A recent study conducted by researchers at Ball State
University, in partnership with Fishbrain,
the world’s most popular fishing app, offers new insight into “invasion
superhighways,” in which aquatic invasive species are spreading across the U.S.
Using data from the Fishbrain app, which has more than 14
million registered users worldwide, researchers from Ball State’s College of Sciences
and Humanities have revealed a network of human movements that form these
invasion superhighways. Ultimately, the
research underscores not only the potential of expansive data sources such as
Fishbrain, but also the important role that anglers can play in preventing
aquatic invasive species from spreading further.
“This research allows
us to understand how invasive species are spreading in the U.S. in
unprecedented ways, which represents a huge step in conservation efforts,” said
Paul Venturelli, associate professor of Fisheries at Ball State and
director of the PhD
in Environmental Sciences program. “Technology is giving us the tools to
help conserve bodies of water across the U.S., so we must use it effectively if
we are to protect aquatic life.”
researchers involved in the study, linked
here, include Dr. Venturelli; Jessica Weir, a PhD candidate in Ball State’s
Environmental Sciences program; Dr.
Jay Bagga, professor of Computer Science; and Dr.
Adam Berland, associate professor of Geography.
Data and the future
One of the key tools
in the fight to conserve aquatic life across the U.S. is data. Historically, it
has been difficult to gather data on the movement of invasive species,
especially when this spans large areas and different jurisdictions. However,
tech and data are now providing a solution to this issue.
By partnering with
Fishbrain, researchers at Ball State could use data logged by millions of
anglers over the last decade to follow the movements of aquatic invasive
species and how they correlate with the movements of anglers. This provides an unprecedented
understanding of the “superhighways” of angler movement that invasive species
Tech platforms can
serve as educational tools that advocate for responsible fishing practices, helping
lead to action and preventing acceleration of the transmission of aquatic
invasive species. The continued cooperation of tech platforms to protect
aquatic life will be a key tool in tackling invasive species.
tech platforms like Fishbrain can offer the data to help us understand the
spread of invasive species, but this data can also be used to determine the
need for interjurisdictional collaboration,” Dr. Venturelli said. “Our research
shows that invasive species are moving across counties and states, so the effort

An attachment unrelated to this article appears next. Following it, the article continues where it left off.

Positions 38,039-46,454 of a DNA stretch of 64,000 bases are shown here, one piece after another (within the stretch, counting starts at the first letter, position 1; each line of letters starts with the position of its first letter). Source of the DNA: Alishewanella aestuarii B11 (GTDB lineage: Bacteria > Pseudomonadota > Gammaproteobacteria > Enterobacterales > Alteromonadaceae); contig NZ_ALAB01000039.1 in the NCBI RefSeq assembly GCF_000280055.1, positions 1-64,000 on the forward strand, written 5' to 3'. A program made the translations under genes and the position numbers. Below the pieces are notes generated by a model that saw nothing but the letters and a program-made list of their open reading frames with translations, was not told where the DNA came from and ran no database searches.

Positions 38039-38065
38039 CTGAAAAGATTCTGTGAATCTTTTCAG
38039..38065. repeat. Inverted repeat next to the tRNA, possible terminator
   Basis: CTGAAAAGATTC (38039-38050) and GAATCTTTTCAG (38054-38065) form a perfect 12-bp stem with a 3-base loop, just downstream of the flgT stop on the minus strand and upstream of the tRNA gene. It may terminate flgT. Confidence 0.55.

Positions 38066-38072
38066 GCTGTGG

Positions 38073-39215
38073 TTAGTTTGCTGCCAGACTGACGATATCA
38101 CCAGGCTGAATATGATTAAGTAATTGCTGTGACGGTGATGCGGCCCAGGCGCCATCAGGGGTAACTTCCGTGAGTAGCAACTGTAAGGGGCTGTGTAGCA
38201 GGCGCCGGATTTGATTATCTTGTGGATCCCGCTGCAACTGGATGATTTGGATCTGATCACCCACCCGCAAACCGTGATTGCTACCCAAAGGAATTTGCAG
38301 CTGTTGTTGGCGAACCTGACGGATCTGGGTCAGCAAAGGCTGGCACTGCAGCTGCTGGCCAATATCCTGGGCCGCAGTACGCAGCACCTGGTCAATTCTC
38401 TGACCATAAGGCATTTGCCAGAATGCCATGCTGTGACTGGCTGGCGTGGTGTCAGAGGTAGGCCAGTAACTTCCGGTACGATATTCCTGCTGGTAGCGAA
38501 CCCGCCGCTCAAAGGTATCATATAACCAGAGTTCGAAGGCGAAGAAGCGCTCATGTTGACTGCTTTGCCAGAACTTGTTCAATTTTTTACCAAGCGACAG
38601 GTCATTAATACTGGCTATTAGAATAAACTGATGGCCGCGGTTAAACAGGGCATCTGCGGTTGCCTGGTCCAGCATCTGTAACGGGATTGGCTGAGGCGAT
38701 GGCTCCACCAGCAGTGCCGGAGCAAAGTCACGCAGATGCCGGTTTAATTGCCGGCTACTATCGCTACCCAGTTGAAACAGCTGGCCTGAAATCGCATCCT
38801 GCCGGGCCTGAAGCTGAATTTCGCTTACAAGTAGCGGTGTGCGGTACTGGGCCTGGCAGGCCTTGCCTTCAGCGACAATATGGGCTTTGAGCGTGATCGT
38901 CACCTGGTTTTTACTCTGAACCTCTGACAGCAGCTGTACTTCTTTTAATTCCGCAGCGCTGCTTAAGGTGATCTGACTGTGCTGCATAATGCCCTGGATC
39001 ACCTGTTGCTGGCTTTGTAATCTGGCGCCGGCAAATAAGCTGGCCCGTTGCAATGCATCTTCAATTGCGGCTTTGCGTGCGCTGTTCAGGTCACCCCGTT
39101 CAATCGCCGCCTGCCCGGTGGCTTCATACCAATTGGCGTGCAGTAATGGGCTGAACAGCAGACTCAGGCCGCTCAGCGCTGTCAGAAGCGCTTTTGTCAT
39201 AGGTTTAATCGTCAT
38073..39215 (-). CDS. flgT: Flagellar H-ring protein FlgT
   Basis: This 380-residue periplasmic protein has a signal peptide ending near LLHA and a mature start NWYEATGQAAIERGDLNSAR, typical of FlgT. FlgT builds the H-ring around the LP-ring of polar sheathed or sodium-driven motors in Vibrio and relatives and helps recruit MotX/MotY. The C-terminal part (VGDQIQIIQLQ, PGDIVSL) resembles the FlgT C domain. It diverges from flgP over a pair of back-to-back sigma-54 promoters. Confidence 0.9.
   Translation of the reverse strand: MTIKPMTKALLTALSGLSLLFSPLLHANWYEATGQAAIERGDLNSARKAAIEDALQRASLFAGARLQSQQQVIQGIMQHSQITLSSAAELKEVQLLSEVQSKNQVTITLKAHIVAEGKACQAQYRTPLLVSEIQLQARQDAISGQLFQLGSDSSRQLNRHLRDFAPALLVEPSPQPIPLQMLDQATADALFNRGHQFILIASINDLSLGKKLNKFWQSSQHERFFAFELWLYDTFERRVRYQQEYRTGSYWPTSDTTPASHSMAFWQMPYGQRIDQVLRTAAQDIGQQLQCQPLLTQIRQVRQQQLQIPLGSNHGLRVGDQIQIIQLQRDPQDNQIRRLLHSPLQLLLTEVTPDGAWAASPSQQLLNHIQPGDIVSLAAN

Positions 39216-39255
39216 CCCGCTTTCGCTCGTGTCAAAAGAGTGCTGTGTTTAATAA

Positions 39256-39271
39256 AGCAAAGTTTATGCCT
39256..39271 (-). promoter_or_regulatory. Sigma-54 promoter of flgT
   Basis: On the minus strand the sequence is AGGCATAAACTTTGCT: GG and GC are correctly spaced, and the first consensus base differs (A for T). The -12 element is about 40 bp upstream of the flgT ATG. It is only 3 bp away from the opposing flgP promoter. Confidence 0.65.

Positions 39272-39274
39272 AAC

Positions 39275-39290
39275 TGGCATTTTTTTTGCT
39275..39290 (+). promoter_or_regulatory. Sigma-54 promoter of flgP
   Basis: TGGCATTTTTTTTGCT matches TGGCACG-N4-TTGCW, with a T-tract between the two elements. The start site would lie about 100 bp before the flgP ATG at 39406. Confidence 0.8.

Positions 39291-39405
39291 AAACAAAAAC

to combat the spread of these species must be similarly expansive. The new
knowledge gained in this research will also enable anglers to help protect the
waters they fish in by adopting sustainable angling habits.”
Important role of
Ball State’s research
indicates that anglers can be part of the solution to the spread of invasive
species by taking simple steps to adapt their habits. This can include avoiding
fishing in different waters in the same seven-day period, which can help to
prevent the spread of invasive species across different waters. Cleaning
angling equipment between uses is another useful step.
In the future, researchers
anticipate seeing more data about which waters are the largest hubs for
invasive species, so that anglers know where to be most mindful, and ensure
their angling practices reflect this necessity.
Ball State researchers
found that smartphone apps can effectively collect data that is integral to
research, and that these tools also help to encourage public engagement.
Anglers, as well as other groups visiting waterways for recreation, can play a
significant role both in contributing to data collection and in preventing
possible invasions—by becoming part of the solution.
at Fishbrain are delighted that our data illuminating angler behavior, fishing
patterns, and fishing trends has been able to support this important project,”
said Johan Attby, CEO at Fishbrain. “Anglers can play a vital role in looking
after the environment, so it is great that by sharing data on angler movements,
researchers are better able to understand potential risks. We hope that by
sharing the outcomes of this research, our users will feel encouraged to
educate themselves about aquatic invasive species and how they can help to
prevent their spread.”